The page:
HISTORY WARNS US ON THE EGYPTIAN CRISIS
by Mark Scheinbaum
AR Financial Correspondent
Boca Raton, Fla.
January 28, 2011
BOCA RATON, Fla., Jan. 29, 2011 -- The demonstrators in Cairo met by riot police, tear gas, and a gathering of soldiers and tanks should remind American and other diplomats of events 58 years ago this month, when Lt. Col. Gamal Abdel Nasser Hussein shook up Egypt, the Suez Canal and the world.
In Washington this week, President Barack Obama - through comments on television, on YouTube and through Vice President Joe Biden and Sec. of State Hillary Clinton (now on the road) - has had to walk the foreign-policy tightrope I'd call "Better the Devil we know, or the unknown revolutionary?"
To even refer to Egyptian President Hosni Mubarak as "the Devil" is pushing truth a bit, at least from Washington's perspective, but they aren't yet backing Mubarak with any fervor.
For three decades, Mubarak has fought domestic crises to maintain strong support for American initiatives in the Middle East. Before, during, and after the Sept. 11, 2001, attacks on America, Mubarak often worked to defuse tensions between Egypt and Israel. As one might observe upon the demise of Marshall Tito of Yugoslavia, and during the overthrow of the Shah of Iran, "revolution" and "civil uprisings" come at a price. The price does not always purchase anything remotely resembling U.S.-style democratic freedoms.
Nasser, on precisely this week in 1953, considered himself too low-ranking to garner wide public and elite support for a takeover in Egypt, so he manipulated his rise to power through surrogates. But the evolution of his strong rule, two wars with Israel, and the Suez Crisis (which allowed Washington to take the high ground as France and Britain plotted for regional interests) offer some familiar lessons for today's observers.
By the standards of well-to-do Egyptians, Nasser and his family lacked the military and political pedigree needed to climb the ladder to influence and power. Yet, using well-cultivated patrons and formative stints in the civil service, law, business, and military, the onetime Egyptian postman built a mass movement.
In fact, along with other academics, the late Prof. James Davies, in his landmark "J-Curve Theory of Revolution," points to mounting conflicts between rich and poor in Egyptian society over two decades, from the beginning of the Depression to the end of World War II and the rise of Nssser, as a classic template from which the cause and course of revolutions can be discerned.
The United States, Western Europe and moderate Arab states and emirates have actually applauded Mubarak's ability in recent decades to turn on and off the tap of government controls, and give his repression of civil and religious rights in favor of secular power credit as a model for blocking the rise of radical Islam.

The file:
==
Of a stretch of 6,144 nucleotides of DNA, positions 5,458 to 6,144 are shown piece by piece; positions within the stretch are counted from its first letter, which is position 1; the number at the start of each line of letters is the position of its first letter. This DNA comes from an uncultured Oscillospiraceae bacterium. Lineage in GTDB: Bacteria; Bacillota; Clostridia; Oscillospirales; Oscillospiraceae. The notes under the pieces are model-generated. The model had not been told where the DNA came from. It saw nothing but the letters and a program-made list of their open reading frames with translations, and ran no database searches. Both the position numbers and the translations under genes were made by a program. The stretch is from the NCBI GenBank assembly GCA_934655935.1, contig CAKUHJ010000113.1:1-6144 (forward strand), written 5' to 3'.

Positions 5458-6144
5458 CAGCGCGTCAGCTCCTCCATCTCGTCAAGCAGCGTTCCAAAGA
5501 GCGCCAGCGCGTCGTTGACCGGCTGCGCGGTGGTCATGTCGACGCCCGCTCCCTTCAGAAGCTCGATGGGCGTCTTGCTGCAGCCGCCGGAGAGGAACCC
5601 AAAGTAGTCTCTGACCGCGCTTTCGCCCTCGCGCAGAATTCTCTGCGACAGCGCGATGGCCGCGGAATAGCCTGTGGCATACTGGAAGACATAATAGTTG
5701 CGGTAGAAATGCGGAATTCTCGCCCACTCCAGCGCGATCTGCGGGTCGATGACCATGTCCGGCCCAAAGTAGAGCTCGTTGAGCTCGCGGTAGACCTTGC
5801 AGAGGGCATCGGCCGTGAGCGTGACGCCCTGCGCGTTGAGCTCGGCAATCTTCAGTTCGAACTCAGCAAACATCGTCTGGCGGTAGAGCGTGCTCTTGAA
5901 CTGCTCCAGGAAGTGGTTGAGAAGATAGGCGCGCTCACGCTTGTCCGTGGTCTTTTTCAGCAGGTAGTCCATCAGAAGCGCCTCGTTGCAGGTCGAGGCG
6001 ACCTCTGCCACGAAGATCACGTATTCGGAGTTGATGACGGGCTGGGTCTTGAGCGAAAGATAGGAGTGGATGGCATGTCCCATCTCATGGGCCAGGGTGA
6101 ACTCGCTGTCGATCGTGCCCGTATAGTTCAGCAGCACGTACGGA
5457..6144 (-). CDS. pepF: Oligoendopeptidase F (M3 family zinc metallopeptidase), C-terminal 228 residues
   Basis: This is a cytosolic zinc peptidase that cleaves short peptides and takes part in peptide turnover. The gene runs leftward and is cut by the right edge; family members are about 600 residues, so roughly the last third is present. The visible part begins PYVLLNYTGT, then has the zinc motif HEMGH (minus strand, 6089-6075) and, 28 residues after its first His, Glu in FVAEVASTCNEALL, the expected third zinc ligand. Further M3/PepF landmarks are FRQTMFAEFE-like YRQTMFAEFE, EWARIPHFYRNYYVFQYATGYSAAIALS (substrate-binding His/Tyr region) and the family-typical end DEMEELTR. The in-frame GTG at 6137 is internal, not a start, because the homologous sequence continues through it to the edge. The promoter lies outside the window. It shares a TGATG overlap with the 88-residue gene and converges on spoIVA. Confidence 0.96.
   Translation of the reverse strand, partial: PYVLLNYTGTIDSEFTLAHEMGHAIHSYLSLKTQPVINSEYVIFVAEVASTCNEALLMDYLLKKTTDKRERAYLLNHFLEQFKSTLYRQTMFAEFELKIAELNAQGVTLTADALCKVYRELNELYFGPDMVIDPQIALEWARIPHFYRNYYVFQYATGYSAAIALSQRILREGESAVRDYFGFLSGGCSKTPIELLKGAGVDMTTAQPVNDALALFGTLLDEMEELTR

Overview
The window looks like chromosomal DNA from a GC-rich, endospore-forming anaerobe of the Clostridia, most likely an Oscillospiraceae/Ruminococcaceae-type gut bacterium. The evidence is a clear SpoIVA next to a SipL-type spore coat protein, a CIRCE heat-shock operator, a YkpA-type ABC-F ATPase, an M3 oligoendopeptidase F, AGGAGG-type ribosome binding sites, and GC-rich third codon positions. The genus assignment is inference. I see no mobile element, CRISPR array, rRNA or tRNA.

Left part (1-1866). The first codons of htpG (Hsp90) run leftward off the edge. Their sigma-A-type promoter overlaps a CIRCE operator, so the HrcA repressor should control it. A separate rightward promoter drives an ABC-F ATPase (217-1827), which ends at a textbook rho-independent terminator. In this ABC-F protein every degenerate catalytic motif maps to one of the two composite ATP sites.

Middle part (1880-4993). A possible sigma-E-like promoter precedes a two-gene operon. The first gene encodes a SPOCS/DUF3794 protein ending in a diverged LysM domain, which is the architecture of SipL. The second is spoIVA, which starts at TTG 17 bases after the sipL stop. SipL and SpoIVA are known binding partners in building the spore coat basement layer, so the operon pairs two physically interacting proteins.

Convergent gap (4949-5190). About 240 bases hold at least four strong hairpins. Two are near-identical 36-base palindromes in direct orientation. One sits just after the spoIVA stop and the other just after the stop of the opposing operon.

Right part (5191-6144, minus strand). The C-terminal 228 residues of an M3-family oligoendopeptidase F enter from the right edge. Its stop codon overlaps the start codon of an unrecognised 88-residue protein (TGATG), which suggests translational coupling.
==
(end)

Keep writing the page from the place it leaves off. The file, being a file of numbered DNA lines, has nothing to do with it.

There is, in the continuum of the Nasser legacy and 30 years of Mubarak, a variation on a theme. Their political repression dovetails with the rise of instantaneous global communications via the Internet and satellite and cell phones. Mubarak, who has used control of the press to subdue young Islamic militants in recent years, and a pseudo-police state to jail or murder his opponents, has come face-to-face with the revealing instruments of his own demise.
To cut off cell service, he called Vodafone and other cell phone providers to exercise the terms of the contracts and licenses allowing them to operate in Egypt. He also shut down Egyptian-based servers that link users to Facebook, Twitter and other social networks to keep activists from communicating with others in their neighborhoods and friends and relatives overseas.
Cutting off Internet and social networks only goes so far these days. In a world of Blackberries, Androids, 3G, 4G, mobile CNN and BBC satellite uplinks, earth stations and all the rest, many of us who roam the globe on business shrug off attempts to restrain our livelihood. Even a low-cost Kindle electronic reader can easily be configured into an entire library of global news and information by average users anywhere in the world.
The BBC reported early today that users of iPhones and other high-tech devices in Egypt were simply contacting friends and family with detailed links and instructions for downloading new "applications" which basically take Cairo - or any other government - out of the communications control business. And as for shutting down Facebook? It's hard to keep a secret among 600 million people.
When CNBC-TV correspondents at the World Economic Conference in Davos, Switzerland, chatted in "long-form" interviews with U.S. network anchors from the back of a truck in Cairo, the communications were seamless. No Cairo correspondent would give up the specific details of the links he'd cobbled together, but one simply indicated he'd set up a direct satellite link "and decided just to keep it on and never shut it down."